FIG. 4 is a graphical depiction of the variations in relative intensity as a function of wavelength for two selected wavelengths for illumination according to a preferred embodiment of the invention.
FIG. 5 is a front elevation view of a manual control panel suitable for enabling manual control of the preferred embodiment of this invention.
In a typical application of the present invention, as best seen in FIG. 1, a human subject 100 whose bodily motions are to be studied is provided upper and lower garments 102, 104 of a material and color having low light reflectance. At selected positions on a subject's body, typically by attachment to garments 102, 104, there are provided a plurality of targets 106a, 106b . . . 106n. Although such targets are illustrated in FIG. 1 as being of generally spherical form and as attached from about the shoulders to about the ankles of the subject, this is meant to be merely exemplary and not as restrictive. Thus, utilizing what are known as retroreflective materials, such targets may be made flat or of arbitrary profile and size and may be attached as and where desired within the field-of-view of the cameras employed in the system.
In the preferred embodiment of the system, as best seen in FIG. 1, two observation units 108 and 110, are separately mounted on opposite sides of subject 100, using any known adjustable mounting means (not illustrated for simplicity). In the preferred embodiments, these observation units each contain a conventional video camera, hence will be referred to as "camera units".
Although only two observation units are illustrated in FIG. 1 and their coacting use described fully herein, the invention can be advantageously practiced with more than two observation units. This depends on the desired detail and sophistication of the data to be obtained. Even where only two observation units are employed, it is not necessary for them to be diametrally opposed and pointed directly at each other, although such a disposition may be desired and can be readily employed for particular applications.
As more fully described hereinbelow, each of the exemplary camera units 108, 110 have mounted, preferably around a front portion thereof, a plurality of light sources held in a lighting unit such as 112 or 114. Light from the lighting units is directed to such of the plurality of targets 106a-106n as are observable from the associated camera unit. The light incident on the targets is reflected therefrom and is received by the camera within the camera unit, to be observed, displayed on a video monitor if the camera, is a video camera and/or recorded on a film or video tape for future study and reference.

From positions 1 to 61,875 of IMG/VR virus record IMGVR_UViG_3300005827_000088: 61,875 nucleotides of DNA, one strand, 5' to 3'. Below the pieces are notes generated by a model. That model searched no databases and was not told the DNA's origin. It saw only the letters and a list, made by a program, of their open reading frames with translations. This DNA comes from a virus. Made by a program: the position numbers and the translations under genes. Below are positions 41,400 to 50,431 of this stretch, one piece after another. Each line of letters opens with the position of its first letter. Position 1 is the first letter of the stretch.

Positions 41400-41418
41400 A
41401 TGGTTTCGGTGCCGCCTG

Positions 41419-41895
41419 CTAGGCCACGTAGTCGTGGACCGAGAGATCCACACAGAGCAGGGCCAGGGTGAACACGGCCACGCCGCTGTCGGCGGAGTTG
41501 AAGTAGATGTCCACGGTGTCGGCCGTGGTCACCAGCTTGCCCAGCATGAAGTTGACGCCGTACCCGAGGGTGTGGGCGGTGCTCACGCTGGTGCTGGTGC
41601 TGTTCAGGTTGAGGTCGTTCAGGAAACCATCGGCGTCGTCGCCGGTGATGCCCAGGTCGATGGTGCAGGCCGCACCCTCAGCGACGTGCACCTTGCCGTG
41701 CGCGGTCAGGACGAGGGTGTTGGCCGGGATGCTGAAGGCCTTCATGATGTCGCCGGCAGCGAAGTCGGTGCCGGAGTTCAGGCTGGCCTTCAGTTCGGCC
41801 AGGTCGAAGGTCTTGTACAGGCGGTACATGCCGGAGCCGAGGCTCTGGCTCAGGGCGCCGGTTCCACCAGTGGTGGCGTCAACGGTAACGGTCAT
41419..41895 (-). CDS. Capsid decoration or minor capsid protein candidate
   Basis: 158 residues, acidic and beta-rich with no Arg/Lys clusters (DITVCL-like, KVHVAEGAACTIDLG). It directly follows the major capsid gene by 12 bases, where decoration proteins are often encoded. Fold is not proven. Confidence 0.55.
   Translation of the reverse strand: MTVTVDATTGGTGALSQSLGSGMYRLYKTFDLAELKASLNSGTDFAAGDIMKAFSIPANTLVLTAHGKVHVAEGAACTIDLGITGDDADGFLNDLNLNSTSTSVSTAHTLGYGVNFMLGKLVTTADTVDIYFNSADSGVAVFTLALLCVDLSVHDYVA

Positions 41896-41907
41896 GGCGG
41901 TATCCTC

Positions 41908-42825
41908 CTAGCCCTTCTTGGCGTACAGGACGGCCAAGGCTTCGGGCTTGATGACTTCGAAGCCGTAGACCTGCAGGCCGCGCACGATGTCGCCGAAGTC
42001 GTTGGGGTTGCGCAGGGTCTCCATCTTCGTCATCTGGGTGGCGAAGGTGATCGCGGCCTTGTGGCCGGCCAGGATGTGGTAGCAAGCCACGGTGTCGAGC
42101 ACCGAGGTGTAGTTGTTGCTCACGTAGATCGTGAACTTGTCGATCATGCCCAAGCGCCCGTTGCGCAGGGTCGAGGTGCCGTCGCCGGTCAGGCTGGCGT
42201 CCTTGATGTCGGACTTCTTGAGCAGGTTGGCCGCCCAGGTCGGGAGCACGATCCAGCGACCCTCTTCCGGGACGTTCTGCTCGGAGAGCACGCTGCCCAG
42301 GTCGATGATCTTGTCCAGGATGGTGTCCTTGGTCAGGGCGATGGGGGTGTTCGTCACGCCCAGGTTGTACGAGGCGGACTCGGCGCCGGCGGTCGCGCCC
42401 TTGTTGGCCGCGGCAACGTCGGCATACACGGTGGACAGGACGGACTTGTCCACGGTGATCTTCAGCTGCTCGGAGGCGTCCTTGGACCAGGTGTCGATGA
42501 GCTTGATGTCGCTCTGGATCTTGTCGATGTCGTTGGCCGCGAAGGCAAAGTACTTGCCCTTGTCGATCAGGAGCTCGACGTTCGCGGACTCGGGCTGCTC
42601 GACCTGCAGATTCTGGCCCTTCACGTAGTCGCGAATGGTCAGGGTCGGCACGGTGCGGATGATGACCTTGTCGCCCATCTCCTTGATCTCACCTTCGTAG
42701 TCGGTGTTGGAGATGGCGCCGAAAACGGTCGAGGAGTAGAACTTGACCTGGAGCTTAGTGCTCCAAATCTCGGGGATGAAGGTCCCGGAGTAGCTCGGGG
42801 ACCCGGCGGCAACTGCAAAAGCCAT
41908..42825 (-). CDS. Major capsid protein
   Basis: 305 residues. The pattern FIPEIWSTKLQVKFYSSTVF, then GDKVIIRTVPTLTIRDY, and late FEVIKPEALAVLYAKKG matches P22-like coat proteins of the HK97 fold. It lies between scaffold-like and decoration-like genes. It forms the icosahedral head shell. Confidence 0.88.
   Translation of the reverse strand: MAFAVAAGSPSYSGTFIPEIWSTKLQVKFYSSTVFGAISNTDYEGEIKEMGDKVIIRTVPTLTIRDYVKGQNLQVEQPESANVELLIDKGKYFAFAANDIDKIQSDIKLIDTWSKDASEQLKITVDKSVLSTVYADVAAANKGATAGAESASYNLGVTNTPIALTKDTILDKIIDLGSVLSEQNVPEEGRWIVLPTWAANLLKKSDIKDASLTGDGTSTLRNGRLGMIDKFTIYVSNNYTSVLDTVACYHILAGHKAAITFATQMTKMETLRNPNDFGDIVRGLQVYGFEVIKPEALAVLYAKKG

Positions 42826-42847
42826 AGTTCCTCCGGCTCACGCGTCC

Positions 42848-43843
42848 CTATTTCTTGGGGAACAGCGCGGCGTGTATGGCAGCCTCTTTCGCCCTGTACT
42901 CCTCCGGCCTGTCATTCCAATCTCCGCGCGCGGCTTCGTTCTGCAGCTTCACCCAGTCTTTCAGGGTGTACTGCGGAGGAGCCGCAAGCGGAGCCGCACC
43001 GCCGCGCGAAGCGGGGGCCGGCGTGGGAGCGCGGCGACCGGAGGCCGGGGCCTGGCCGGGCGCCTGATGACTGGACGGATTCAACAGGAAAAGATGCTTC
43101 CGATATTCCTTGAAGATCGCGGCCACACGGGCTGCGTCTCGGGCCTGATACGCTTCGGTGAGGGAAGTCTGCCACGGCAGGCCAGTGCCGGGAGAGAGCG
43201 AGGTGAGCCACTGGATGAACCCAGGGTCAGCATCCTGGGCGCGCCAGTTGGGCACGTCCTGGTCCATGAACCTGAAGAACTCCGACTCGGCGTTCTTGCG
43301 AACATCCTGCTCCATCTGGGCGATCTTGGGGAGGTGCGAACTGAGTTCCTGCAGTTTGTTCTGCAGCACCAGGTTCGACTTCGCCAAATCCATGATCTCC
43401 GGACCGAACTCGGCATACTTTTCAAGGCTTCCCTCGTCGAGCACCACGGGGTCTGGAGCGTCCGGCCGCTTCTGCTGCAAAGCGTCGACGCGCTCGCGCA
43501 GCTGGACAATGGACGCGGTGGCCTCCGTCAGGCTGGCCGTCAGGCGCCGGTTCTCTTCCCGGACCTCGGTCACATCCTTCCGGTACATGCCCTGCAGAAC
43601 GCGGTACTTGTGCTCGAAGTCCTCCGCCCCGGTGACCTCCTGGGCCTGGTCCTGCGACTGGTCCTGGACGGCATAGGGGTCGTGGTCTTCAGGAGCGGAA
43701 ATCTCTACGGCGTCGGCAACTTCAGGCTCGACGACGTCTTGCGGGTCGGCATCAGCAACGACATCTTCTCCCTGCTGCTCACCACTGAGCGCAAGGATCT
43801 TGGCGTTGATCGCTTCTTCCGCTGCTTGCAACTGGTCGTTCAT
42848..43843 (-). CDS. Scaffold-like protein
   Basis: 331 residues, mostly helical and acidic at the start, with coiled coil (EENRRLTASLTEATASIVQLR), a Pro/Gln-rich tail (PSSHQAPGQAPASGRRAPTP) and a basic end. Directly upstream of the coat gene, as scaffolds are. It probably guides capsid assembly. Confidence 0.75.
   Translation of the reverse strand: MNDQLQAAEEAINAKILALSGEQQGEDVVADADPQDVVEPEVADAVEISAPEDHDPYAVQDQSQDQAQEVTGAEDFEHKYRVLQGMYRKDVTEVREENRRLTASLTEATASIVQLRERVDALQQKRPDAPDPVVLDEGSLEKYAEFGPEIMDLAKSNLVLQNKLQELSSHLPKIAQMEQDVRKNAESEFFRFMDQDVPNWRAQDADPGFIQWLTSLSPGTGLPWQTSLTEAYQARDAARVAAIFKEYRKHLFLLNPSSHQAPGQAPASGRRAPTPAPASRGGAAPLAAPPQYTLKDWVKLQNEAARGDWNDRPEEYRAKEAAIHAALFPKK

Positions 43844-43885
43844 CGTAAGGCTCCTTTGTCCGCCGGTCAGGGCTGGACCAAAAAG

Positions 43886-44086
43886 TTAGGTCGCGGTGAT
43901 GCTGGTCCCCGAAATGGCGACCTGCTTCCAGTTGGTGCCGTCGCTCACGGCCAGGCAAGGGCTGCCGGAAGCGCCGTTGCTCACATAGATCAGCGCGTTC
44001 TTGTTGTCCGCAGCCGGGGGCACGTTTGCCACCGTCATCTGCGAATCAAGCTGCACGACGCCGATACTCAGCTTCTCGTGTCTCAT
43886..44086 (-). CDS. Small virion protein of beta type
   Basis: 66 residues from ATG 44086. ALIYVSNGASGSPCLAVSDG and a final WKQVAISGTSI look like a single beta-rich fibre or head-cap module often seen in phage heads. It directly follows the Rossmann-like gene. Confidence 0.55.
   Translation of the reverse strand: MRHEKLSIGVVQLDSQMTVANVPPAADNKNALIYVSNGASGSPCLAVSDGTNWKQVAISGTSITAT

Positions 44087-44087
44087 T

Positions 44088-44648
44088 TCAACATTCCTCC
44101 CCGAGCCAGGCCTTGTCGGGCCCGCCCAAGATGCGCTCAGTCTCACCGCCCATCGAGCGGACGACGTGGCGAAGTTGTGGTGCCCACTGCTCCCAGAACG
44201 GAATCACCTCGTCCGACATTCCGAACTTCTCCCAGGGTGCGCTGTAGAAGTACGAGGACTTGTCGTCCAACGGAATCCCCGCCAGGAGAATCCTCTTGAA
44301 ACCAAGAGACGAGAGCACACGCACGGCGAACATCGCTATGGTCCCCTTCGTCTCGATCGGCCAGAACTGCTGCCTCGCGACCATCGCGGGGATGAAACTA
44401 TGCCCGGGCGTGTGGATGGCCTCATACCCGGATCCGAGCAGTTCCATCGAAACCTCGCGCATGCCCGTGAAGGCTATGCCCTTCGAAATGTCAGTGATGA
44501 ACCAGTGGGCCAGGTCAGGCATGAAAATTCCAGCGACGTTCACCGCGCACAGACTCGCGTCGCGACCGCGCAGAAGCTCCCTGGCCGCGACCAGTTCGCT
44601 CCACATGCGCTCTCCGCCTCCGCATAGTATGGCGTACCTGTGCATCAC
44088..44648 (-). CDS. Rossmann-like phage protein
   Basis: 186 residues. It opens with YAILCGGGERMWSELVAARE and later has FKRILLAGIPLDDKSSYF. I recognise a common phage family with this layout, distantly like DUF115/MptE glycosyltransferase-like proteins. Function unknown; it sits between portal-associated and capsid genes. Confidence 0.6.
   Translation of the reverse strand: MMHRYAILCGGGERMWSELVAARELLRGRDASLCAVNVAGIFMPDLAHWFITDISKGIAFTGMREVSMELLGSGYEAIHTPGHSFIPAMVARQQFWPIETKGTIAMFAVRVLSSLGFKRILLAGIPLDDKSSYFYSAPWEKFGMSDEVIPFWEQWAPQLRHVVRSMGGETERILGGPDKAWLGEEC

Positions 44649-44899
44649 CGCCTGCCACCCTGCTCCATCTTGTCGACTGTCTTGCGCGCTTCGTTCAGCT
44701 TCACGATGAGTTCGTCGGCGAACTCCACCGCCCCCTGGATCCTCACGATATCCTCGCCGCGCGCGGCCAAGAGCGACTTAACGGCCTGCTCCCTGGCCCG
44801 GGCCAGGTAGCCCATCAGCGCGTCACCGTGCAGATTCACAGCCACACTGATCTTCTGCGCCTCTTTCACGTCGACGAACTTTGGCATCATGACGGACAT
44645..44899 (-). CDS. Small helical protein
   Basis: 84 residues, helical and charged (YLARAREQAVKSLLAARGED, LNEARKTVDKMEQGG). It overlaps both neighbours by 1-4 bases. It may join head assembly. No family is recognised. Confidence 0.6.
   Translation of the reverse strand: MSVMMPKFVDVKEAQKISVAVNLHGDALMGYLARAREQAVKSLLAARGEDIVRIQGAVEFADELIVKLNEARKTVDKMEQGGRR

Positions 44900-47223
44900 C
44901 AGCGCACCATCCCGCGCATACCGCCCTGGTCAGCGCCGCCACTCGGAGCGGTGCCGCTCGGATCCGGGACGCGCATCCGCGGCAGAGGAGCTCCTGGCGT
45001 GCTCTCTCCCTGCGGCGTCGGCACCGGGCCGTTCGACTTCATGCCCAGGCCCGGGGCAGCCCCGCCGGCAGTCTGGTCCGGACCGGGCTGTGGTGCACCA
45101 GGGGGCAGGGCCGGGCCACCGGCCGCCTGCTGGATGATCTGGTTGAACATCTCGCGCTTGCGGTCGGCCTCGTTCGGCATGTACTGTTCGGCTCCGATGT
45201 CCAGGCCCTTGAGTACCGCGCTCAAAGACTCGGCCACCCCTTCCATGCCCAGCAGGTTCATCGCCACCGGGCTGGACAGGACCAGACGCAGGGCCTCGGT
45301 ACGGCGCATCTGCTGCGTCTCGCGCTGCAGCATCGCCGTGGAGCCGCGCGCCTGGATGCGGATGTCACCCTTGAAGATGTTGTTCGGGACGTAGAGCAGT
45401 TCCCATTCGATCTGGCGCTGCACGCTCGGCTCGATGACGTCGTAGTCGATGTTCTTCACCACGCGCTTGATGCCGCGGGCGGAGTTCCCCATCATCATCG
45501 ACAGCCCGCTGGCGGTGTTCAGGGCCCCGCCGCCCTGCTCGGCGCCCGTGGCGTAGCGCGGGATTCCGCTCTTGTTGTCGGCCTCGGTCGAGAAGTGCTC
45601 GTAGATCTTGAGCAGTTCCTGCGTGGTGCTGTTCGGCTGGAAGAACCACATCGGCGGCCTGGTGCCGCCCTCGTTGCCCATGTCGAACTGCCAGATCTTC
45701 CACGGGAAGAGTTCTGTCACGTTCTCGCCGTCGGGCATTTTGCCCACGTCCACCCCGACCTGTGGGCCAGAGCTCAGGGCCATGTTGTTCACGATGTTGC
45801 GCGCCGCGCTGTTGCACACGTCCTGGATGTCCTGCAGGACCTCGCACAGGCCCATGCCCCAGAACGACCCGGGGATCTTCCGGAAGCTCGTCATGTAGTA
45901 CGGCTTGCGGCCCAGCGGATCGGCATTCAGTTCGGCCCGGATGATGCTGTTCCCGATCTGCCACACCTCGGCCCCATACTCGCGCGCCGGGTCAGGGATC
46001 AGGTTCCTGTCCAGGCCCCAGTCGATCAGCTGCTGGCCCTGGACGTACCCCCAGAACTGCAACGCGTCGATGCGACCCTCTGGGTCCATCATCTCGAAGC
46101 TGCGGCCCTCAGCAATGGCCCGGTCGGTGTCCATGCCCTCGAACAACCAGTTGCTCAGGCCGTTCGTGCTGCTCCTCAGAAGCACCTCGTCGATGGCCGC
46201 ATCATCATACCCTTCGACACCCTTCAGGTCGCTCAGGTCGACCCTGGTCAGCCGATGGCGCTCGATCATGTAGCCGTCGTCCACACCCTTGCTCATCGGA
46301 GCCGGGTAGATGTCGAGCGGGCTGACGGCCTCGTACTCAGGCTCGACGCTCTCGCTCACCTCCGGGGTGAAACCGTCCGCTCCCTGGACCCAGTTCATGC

For ease of reference and a better understanding of the invention, the various incident and reflected light rays are identified as follows:
______________________________________Light Ray Reference Numeral______________________________________Light source 112 to 112atarget 106aReflected from target 106a 112bto camera unit 108Light source 112 to camera 112cunit 110Reflected from camera unit 110 112dLight source 114 to target 106b 114aReflected from target 106b to 114bcamera unit 110Light source 114 to camera unit 114c108Reflected from camera unit 108 114d______________________________________
Note that light rays 112a-112d are all illustrated with arrowed broken lines, whereas light rays 114a-114d are all indicated by arrowed solid lines. It is intended by this to indicate that the light emanating from light source 112 associated with camera unit 108 is of a different wavelength than is the light from light source 114 associated with camera unit 110. This provision of light at different wavelengths to facilitate observation by the two different camera units 108 and 110 disposed on opposite sides of the moving subject is an important aspect of the present invention.
Note also that because the camera units are disposed to face each other, they are in a position to image each other while observing the subject 100. It is, however, another important aspect of this invention that light rays such as 112c emanating from light source 112 associated with camera unit 108 do not pass into the opposing camera unit 110, and vice versa and are at most reflected back toward the subject, so that although each camera unit may image the other camera unit it is not influenced by the lighting associated therewith. This insures that each camera unit effectively observes only those targets which are illuminated by light of a specific wavelength emanating from its own associated light source. In the preferred embodiment as described herein in detail, targets themselves are neutral as to the two selected wavelengths, and are capable of reflecting either. Naturally, targets having selected reflectance properties may also be utilized in obvious variations of the present invention, both as to the system and the method discussed and claimed herein.
It is important that when a particular target is illuminated at a selected wavelength it should be observed clearly by the corresponding camera unit with precision. In an easily understood extreme case, if the garment worn by the subject were light and light-reflective, situations would arise where the camera unit observing a reflective target attached to such a reflective garment would be confused as to the exact position of, say, the center of the target. This is clearly a situation to be avoided, and the problem can be mitigated significantly by providing the subject with dark, light-absorptive, colored clothing. More, however, can be done to minimize this problem.